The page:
THE MORNING REPORT

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  • Cosmin Florescu, MD

Managing Pacemakers in the ED

A 67 year old male with a history of DM-2, HTN, HLD, CAD s/p MI with cath and ICD/pacemaker placement presents to the ED for evaluation of palpitations. The patient is visiting family and he forgot his ICD/pacemaker card at home. His wife does not recall the name of the ICD/pacemaker brand. You initiate a cardiac workup. You also call the cardiology EP fellow, who suggests identifying the pacemaker first before he can come down with the correct machine to interrogate the device.

There are over 1 million patients in the United States who have an ICD/pacemaker in place (Aguilera 2011). The scenario in this case (patient forgot his pacemaker card) is fairly common in many emergency departments receiving patients with cardiac PM/ICD who do not have their "mandatory carry at all times" card with them. It is unrealistic to expect a cardiologist/cardiology fellow to bring down all 5-10 different machines that are specific to each manufacturer (i.e. Medtronic, St. Jude, Boston Scientific, etc.). The machines are similar to ultrasound machines and cumbersome. The algorithm attached and in the links below is a useful way to figure out which pacemaker the patient has so that you can let the cardiologist/cardiology fellow know the brand.

Take Away #1:

It is important to know the brand of the pacemaker/ICD. Usually the patient has a card with the information. If the patient had a cath and pacemaker/ICD placement at your institution, look through the cath report for this information.

Take Away #2:

If the patient does not have the info card, use the algorithm here:

http://www.ianchristoph.com/physician-resources-2/device_id.pdf

Alternatively, you can Google "Pacemaker CXR identification" and the first few results will have the algorithm. You can also take a picture of it with your phone or paste it in your department if space/leadership allows.

Take Away #3:

There is an App available for iOS and Android. You can take a picture of the pacemaker/ICD from your CXR. However, be careful with it, because errors have been noted.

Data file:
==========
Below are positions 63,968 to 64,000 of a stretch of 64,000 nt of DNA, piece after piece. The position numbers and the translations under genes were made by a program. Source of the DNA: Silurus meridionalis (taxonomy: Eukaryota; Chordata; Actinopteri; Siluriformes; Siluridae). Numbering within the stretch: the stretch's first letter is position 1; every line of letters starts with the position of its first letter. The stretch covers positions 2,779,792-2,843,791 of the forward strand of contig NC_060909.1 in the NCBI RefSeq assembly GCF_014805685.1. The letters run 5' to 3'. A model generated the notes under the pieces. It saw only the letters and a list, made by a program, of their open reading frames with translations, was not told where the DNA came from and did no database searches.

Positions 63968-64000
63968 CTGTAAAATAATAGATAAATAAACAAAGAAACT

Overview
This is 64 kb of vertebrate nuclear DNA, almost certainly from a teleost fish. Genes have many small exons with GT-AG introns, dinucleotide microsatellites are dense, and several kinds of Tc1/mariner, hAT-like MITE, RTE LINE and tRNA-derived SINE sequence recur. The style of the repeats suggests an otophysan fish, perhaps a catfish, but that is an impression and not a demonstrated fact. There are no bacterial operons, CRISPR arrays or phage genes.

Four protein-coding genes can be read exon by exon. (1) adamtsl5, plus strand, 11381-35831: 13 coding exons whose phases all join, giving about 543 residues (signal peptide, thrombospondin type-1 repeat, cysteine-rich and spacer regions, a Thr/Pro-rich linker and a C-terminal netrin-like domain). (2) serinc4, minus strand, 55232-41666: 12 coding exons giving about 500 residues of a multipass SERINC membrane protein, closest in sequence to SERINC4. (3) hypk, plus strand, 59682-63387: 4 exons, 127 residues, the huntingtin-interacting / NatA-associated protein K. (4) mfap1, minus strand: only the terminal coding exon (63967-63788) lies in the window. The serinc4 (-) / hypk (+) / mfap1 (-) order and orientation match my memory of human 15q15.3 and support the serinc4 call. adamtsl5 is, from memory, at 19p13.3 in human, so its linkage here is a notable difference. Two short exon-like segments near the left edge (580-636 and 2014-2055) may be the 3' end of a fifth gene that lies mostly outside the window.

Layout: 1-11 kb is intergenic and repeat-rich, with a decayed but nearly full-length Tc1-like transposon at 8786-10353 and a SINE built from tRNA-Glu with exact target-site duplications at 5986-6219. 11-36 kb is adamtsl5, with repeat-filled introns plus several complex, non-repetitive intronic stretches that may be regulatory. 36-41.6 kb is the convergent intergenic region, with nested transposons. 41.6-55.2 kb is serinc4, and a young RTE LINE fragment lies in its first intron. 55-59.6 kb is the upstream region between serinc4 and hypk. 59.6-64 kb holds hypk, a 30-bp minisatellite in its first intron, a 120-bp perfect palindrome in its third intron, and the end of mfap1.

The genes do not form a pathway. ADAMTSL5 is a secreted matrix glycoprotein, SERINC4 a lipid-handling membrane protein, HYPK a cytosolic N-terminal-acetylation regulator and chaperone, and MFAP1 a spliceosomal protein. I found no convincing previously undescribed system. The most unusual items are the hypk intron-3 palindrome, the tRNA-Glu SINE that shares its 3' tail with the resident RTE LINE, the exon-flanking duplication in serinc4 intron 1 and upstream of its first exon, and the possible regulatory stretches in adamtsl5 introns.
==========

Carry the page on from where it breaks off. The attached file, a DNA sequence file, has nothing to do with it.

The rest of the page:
You can confirm with the algorithm sheet. http://www.pacemakerid.com/

Cosmin Florescu, MD is a current third year resident at Stony Brook Emergency Medicine.

References

  • Aguilera, Amanda, Yulia V. Volokhina, and Kendra L. Fisher. Radiography of Cardiac Conduction Devices. A Comprehensive Review. RadioGraphics, Vol. 31, No. 6. Published online Oct 4, 2011. https://doi.org/10.1148/rg.316115529

  • Jacob, Sony et al. Cardiac Rhythm Device Identification Algorithm using X-Rays: CaRDIA-X. Available at https://www.ianchristoph.com/physician-resources-2/device_id.pdf [Accessed 18 November 2019]

  • Pacemaker ID App. Available for Web, iOS, and Android. http://www.pacemakerid.com/

  • Weingart, Scott. Which Pacemaker/ICD is that Again. EmCrit Blog. Published September 29, 2014. Available at https://emcrit.org/emcrit/which-pacemaker/ [Accessed 18 November 2019]

  • Weinreich, Michael et al. Computer-Aided Detection and Identification of Implanted Cardiac Devices on Chest Radiography Utilizing Deep Convolutional Neural Networks, A Form of Machine Learning. Journal of the American College of Cardiology. Volume 73, Issue 9, Supplement 1, March 2019.

Edited by Bassam Zahid, MD


#cardiology #pacemakers #cosmin #florescu #cosminflorescu

Stony Brook
EMergency Medicine

(631) 444-3880

 

101 Nicolls Road,

Stony Brook, NY 11794

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